Jay-Z May Need To Teach His Business Partners A Thing Or Two About Royalties

Jun 26th, 2007 // 3 Comments

jayz.jpgThe 40/40 Club, the upscale Manhattan sports bar co-owned by Jay-Z, has been hit with a federal lawsuit for not paying performance royalties for the songs spun by its massive sound system:

The popular 40/40 Club, co-owned by Jay-Z and two business partners, has danced around licensing rules to entertain clubgoers with “unauthorized public performance of musical compositions,” according to a lawsuit filed yesterday in Manhattan federal court.

Broadcast Music Inc. led the charge on behalf of Jackson and more than a dozen artists and music publishing companies, seeking unspecified damages for copyright infringement from the club and co-owners Desiree Gonzalez – who has the primary responsibility for operations and management – and Juan Perez.

Jay-Z, whose real name is Shawn Carter, is not named.

Jacko’s “Billie Jean” and “Don’t Stop,” “Thoia Thoing” by R. Kelly and “Gold Digger” by Kanye West, Ray Charles and Renald Richard, were among seven unlicensed songs played at the club during a random visit by a BMI researcher on two nights in March 2006.

Even singer Pharrell Williams, who has frequently collaborated with Jay-Z in the past, was not immune – his song “Touch” was also played without license.

BMI spokesman Jerry Bailey said the company holds the licensing rights to 6.5 million songs – roughly half those played in the United States – and has tried unsuccessfully to license the 40/40 Club since it opened in 2003. The lavish sports bar and lounge on West 25th Street boasts a $4 million multi-level space with dozens of televisions to view sporting events, and several private VIP rooms.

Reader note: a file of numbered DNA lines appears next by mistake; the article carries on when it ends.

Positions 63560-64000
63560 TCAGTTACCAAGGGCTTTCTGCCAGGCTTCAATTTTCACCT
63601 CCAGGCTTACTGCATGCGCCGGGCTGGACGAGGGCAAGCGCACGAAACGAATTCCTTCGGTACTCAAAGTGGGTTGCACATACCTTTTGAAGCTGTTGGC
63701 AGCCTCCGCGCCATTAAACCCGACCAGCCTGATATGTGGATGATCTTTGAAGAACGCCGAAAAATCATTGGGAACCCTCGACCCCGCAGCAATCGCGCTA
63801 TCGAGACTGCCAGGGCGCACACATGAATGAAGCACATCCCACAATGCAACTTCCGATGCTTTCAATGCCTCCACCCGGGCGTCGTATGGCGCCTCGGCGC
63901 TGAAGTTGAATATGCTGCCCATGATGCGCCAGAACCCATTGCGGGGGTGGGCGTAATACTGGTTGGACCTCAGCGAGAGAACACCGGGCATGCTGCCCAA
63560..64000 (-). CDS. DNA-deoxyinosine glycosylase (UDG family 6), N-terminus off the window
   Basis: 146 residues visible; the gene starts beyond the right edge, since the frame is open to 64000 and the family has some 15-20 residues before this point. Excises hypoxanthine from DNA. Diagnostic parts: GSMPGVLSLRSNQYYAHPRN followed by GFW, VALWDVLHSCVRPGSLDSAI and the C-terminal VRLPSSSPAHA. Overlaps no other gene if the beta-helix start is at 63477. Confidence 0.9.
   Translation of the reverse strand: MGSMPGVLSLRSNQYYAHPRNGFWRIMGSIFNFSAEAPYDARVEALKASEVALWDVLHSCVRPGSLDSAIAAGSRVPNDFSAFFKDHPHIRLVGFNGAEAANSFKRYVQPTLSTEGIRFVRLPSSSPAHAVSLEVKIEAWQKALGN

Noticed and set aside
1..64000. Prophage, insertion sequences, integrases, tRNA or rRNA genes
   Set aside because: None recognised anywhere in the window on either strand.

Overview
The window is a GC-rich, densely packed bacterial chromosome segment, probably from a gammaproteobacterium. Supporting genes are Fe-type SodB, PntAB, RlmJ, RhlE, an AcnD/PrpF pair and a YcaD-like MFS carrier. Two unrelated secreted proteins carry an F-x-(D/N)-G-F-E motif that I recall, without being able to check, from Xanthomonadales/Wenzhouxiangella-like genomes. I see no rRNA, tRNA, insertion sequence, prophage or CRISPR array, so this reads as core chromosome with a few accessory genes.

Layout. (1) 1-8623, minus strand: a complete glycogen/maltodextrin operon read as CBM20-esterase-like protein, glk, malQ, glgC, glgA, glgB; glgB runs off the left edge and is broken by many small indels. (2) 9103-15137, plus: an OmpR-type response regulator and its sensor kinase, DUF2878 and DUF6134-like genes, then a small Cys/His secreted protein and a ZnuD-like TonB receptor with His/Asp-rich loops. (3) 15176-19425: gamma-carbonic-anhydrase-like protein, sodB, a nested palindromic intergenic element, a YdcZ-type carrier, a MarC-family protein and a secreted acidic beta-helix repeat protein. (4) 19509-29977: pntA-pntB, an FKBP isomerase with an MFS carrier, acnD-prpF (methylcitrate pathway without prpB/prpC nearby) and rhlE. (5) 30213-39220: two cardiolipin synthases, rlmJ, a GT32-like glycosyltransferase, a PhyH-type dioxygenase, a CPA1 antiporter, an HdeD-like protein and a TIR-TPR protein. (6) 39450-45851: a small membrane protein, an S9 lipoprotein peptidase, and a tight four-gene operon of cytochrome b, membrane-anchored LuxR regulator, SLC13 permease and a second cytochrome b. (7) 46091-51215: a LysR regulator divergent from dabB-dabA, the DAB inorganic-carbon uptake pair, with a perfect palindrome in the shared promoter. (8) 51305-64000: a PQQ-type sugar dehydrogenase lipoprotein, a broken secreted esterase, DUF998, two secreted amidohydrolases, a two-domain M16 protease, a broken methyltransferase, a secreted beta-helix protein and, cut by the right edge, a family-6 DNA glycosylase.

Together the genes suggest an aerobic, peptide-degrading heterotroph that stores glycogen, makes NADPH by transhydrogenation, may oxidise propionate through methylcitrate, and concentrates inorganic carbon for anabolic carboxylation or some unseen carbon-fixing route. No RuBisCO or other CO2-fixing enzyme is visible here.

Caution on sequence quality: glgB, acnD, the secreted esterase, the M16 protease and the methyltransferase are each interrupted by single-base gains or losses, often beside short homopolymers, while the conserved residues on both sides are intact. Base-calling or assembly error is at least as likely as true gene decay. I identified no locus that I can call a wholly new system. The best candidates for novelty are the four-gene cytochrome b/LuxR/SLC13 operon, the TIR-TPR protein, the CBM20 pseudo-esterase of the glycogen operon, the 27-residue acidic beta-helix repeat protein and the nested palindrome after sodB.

We’re not sure why the club has held out for so long, especially given the fact that roughly half of its gossip-page mentions involve musicians–although it could be another indicator of its pattern of cheapness, at least when it comes to paying people. If only BMI’s complaint involved all Jay-Z songs (or at least one)–the other owners might have at least realized that their holding out was making meetings a little bit awkward.


  1. 30f

    I wonder if Hova is getting back at Kells for that “Best of Both Worlds” tour fiasco?

  2. Dan Gibson

    Who knew they actually sued people over those licensing fees? An ASCAP rep (working on commission-only) once tried to convince me that the record store I managed needed a “performance license” to play promos in-store.

    I laughed in his face.

  3. MJ


    Hehe. In Spain, the equivalent of the RIAA sends spies with a camcorder into wedding receptions, to sue them for playing songs without paying performing fees. Totally stupid.

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